The dollar held near nine-month highs on Tuesday as comments from a Fed official cemented expectations of a rate hike by year-end.
The dollar gained against the yen on Monday on growing expectations of a Federal Reserve interest rate increase in December.
The dollar rose on Friday, boosted by higher expectations of a Federal Reserve interest rate hike this year and by the euro weakening.
Steven Englander, Citi, discusses what's likely driving the euro lower, and provides his thoughts on the Japanese yen and play on the Mexican peso.
The euro fell Thursday after European Central Bank President Mario Draghi said the bank did not discuss ending bond purchases.
Markets have already seen most of the Mexican rally on this side of the election, says Ray Attrill, co-head of FX strategy at National Australia Bank.
The euro weakened Wednesday, a day before the European Central Bank is due to meet, with investors focused on Mario Draghi.
The dollar was mixed Tuesday as investors took some profits from the greenback's recent strength and evaluated the Fed.
The dollar retreated as investors evaluated whether the Fed will let inflation run above target before raising interest rates.
The dollar posted a weekly performance best after strong U.S. retail sales and producer prices data for September.
The dollar tumbled on Thursday, as risk appetite took a turn for the worse after soft Chinese trade data spooked the market.
The dollar held gains Wednesday after Fed meeting minutes reinforced expectations that the central bank would hike rates in December.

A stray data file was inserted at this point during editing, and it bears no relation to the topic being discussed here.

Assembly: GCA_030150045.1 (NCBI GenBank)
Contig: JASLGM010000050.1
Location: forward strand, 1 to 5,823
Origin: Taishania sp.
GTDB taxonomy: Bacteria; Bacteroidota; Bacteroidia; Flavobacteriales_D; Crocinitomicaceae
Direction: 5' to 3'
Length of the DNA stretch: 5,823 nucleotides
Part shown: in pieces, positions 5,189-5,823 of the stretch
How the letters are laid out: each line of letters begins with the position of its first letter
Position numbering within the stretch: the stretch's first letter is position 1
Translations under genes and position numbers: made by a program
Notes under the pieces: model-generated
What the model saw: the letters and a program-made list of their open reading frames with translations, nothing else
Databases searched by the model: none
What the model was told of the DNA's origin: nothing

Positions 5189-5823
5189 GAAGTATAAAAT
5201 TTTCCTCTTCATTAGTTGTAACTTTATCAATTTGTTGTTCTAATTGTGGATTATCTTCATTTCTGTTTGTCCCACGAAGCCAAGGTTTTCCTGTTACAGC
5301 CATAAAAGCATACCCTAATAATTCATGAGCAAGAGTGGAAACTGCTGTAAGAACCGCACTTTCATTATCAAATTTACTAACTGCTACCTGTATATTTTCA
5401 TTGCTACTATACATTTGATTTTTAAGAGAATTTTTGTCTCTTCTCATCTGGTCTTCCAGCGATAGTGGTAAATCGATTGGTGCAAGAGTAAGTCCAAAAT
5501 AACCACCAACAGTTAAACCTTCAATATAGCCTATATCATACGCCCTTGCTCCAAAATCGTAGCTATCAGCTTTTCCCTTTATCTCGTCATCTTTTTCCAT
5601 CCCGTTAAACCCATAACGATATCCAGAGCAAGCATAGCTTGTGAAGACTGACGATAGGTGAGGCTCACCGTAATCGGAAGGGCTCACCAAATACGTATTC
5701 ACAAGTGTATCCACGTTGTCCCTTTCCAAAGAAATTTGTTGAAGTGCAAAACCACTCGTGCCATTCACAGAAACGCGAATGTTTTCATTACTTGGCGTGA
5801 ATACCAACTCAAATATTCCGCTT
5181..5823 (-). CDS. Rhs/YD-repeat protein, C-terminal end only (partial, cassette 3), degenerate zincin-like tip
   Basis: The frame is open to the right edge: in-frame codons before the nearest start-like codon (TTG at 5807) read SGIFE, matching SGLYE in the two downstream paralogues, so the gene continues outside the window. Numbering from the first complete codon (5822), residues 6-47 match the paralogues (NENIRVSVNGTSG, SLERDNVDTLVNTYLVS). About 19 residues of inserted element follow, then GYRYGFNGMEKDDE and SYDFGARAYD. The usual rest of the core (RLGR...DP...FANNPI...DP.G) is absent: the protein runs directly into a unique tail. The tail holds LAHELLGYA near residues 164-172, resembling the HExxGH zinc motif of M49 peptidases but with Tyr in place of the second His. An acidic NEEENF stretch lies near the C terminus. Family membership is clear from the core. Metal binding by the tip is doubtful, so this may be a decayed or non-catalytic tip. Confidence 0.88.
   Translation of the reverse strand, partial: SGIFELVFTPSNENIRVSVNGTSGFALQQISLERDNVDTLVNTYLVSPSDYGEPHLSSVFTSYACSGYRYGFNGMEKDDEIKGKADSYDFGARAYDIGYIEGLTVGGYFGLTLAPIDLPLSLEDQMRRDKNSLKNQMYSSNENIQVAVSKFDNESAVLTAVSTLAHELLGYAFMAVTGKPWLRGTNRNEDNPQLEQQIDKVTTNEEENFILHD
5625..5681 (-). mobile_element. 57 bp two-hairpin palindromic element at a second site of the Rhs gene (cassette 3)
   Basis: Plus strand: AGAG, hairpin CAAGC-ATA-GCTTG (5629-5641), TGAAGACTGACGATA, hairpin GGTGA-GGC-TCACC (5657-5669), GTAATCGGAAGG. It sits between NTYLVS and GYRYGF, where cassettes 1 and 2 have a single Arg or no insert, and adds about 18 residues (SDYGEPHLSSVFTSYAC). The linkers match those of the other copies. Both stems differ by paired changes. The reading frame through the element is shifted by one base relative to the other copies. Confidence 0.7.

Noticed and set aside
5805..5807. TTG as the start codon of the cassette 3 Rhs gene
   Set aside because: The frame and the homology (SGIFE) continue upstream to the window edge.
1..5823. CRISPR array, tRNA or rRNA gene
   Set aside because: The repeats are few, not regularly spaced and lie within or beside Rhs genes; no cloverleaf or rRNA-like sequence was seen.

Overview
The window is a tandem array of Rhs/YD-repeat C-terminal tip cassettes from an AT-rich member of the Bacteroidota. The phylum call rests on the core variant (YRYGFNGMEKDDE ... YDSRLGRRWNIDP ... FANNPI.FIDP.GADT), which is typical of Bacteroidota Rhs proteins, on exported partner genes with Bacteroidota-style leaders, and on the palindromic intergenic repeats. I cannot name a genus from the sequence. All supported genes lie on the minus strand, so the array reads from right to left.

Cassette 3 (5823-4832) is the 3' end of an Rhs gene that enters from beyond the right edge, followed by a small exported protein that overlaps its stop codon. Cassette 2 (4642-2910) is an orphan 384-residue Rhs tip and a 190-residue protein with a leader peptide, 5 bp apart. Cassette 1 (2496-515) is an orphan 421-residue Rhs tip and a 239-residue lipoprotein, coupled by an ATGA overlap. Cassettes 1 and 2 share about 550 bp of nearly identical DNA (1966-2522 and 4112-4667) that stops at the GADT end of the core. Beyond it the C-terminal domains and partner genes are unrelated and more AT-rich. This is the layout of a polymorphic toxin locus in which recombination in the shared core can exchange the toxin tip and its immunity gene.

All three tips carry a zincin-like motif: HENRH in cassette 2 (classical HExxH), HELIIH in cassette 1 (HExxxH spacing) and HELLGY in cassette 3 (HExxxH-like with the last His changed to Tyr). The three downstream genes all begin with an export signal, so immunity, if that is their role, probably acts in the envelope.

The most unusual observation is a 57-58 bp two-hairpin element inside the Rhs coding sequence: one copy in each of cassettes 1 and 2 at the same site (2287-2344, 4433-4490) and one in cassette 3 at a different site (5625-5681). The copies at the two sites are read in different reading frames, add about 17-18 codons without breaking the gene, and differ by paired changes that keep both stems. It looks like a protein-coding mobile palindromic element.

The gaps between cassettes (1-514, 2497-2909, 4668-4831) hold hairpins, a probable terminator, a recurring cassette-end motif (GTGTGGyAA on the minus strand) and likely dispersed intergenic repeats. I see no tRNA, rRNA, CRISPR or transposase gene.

The dollar hit a high on Tuesday as investors increased bets that the Federal Reserve would raise interest rates in December.
The worst will be feared about a hard Brexit when it comes to the pound until negotiations actually conclude, says Credit Agricole's David Forrester.
The pound steadied while the peso surged after the damaging publication of a video of Trump making vulgar comments about women.
Jane Foley, senior currency strategist at Rabobank, discusses why the direction of the peso indicates markets are pricing in a win for Hillary Clinton.
Dollar/peso started strong but pulled back, suggesting that the Trump tape resulted in an overreaction in markets, says Macquarie's Nizam Idris.
The second presidential debate did not move the needle much on dollar/peso, suggesting an unchanged election outlook, says Divya Devesh, Asia FX strategist at StanChart.
The higher the chance of a Trump presidency, the lower the Mexican peso goes, says Elias Haddad, senior currency strategist at Commonwealth Bank.
The sterling tripped lower, while the dollar slipped on news of unexpectedly weak U.S. job growth in September.